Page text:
Words are powerful because they have the ability to create or to destroy.
Think about that. What examples spring to mind?
Here's a prompt: Write a poem (or piece of prose) on the creative -- or destructive -- potential in words, using specific examples.
Well, here goes:
The teenage boy sat in the back of the classroom. He was three months into seventh grade and things were so different at this new school. Always before, in elementary school, he had been the class clown; the outgoing one. Now, in this new environment, he found himself the target of abuse. Verbal and physical abuse.
Look at his clothes.
Taunts all day long. His books would disappear, only to be found hidden away.
Homework would be stolen, then grudgingly returned.
The outgoing little boy was disappearing, and a shy, introverted young man was taking his place.
Sometimes, that class clown would come out. The cheerleader made the class clown come out; the boy liked the cheerleader. So one day between classes, at her locker, the class clown asked her to go to a dance. After she got over the shock, what came next was not words, but laughter. Her friends joined in with her. The laughter cut just like well used words can cut. After that, the clown followed the advice of the Beatles. He hid his love away.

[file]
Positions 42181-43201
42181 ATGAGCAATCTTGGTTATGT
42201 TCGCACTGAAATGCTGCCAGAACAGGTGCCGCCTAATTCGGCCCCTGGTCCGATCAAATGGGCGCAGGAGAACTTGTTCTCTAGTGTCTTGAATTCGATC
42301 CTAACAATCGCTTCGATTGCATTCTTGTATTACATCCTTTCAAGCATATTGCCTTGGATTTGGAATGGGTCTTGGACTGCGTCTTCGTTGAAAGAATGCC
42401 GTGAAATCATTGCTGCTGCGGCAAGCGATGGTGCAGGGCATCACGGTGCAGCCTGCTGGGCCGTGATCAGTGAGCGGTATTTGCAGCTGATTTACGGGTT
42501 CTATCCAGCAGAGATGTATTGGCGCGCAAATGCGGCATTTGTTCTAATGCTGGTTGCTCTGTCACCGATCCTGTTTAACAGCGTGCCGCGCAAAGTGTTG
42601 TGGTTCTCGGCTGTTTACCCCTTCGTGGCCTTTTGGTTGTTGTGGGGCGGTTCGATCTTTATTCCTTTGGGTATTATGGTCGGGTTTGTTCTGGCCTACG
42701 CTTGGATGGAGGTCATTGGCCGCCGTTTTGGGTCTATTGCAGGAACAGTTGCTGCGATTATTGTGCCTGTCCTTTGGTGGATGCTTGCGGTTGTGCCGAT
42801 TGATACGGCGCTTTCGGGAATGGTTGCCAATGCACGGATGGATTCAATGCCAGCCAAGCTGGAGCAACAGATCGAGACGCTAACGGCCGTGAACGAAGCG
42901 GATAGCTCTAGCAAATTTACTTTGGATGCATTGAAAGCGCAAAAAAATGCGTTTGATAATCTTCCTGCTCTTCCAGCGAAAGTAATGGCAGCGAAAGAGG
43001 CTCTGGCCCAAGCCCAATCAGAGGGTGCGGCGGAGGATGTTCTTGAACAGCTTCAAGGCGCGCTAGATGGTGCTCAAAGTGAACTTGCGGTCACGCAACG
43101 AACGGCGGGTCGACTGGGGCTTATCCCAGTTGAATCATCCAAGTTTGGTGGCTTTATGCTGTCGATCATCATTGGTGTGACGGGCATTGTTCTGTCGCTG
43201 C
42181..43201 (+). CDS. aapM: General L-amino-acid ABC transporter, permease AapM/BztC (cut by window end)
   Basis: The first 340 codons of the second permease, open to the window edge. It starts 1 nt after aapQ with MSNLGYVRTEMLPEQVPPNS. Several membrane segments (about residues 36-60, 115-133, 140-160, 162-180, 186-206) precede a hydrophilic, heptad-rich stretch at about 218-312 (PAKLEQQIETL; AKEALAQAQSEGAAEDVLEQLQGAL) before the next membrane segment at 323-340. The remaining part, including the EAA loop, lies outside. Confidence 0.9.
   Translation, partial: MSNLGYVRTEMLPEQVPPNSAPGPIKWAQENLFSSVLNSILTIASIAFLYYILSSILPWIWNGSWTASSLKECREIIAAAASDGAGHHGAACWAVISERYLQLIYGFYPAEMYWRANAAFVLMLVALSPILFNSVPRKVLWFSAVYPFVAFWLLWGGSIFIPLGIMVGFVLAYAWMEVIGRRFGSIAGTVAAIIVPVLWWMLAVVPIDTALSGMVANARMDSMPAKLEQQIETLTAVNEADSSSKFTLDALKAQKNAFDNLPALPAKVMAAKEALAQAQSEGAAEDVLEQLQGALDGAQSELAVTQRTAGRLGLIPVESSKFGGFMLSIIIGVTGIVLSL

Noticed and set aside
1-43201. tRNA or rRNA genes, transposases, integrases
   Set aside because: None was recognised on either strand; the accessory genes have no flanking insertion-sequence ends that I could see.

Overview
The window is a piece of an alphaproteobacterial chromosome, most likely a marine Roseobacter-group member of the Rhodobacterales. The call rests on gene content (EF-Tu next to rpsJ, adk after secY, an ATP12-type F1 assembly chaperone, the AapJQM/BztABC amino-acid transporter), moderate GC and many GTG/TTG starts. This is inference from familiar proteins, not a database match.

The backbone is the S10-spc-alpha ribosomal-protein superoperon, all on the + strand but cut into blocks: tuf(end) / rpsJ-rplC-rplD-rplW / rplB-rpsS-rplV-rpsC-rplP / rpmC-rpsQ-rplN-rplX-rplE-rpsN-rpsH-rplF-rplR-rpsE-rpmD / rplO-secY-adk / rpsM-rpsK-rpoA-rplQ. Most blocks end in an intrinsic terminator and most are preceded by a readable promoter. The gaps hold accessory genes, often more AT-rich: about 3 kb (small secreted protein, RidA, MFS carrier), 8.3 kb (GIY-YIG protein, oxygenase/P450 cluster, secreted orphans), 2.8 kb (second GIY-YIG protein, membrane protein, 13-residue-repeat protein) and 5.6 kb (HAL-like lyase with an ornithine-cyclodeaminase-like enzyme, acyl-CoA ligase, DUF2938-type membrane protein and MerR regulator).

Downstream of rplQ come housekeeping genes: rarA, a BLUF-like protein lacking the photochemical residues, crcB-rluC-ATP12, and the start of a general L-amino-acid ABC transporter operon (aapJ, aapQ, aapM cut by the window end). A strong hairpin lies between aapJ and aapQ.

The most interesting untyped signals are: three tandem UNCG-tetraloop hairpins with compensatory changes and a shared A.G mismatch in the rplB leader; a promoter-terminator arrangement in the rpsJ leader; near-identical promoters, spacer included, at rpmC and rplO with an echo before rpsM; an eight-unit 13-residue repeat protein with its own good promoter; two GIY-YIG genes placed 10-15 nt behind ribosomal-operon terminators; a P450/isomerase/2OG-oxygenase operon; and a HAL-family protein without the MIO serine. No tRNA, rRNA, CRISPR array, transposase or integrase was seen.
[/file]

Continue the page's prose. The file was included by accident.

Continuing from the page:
The teenage boy grew up to be a man. A quiet man. He became friends by graduation with all that originally bullied him. Even the cheerleader, who actually apologized.
He lives a quiet but happy life now. Most of the time. I see him every morning.
How do I know all this?
The teenage boy was me.